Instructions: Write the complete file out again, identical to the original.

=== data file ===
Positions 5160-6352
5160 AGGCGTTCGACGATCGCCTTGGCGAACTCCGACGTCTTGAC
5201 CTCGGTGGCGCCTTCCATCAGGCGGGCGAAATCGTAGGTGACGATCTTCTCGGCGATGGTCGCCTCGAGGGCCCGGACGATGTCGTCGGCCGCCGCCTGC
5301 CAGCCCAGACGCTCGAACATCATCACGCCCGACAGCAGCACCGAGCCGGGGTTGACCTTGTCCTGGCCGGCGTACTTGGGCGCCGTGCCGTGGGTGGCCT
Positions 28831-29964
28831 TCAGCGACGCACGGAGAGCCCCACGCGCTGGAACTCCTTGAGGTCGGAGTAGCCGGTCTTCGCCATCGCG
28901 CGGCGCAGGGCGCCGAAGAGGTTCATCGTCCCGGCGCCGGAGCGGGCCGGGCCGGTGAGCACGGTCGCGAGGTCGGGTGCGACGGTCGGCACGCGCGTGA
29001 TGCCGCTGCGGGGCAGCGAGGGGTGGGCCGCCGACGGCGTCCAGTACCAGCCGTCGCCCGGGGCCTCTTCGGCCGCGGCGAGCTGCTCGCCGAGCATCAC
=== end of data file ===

Positions 5160-6352
5160 AGGCGTTCGACGATCGCCTTGGCGAACTCCGACGTCTTGAC
5201 CTCGGTGGCGCCTTCCATCAGGCGGGCGAAATCGTAGGTGACGATCTTCTCGGCGATGGTCGCCTCGAGGGCCCGGACGATGTCGTCGGCCGCCGCCTGC
5301 CAGCCCAGACGCTCGAACATCATCACGCCCGACAGCAGCACCGAGCCGGGGTTGACCTTGTCCTGGCCGGCGTACTTGGGCGCCGTGCCGTGGGTGGCCT
Positions 28831-29964
28831 TCAGCGACGCACGGAGAGCCCCACGCGCTGGAACTCCTTGAGGTCGGAGTAGCCGGTCTTCGCCATCGCG
28901 CGGCGCAGGGCGCCGAAGAGGTTCATCGTCCCGGCGCCGGAGCGGGCCGGGCCGGTGAGCACGGTCGCGAGGTCGGGTGCGACGGTCGGCACGCGCGTGA
29001 TGCCGCTGCGGGGCAGCGAGGGGTGGGCCGCCGACGGCGTCCAGTACCAGCCGTCGCCCGGGGCCTCTTCGGCCGCGGCGAGCTGCTCGCCGAGCATCAC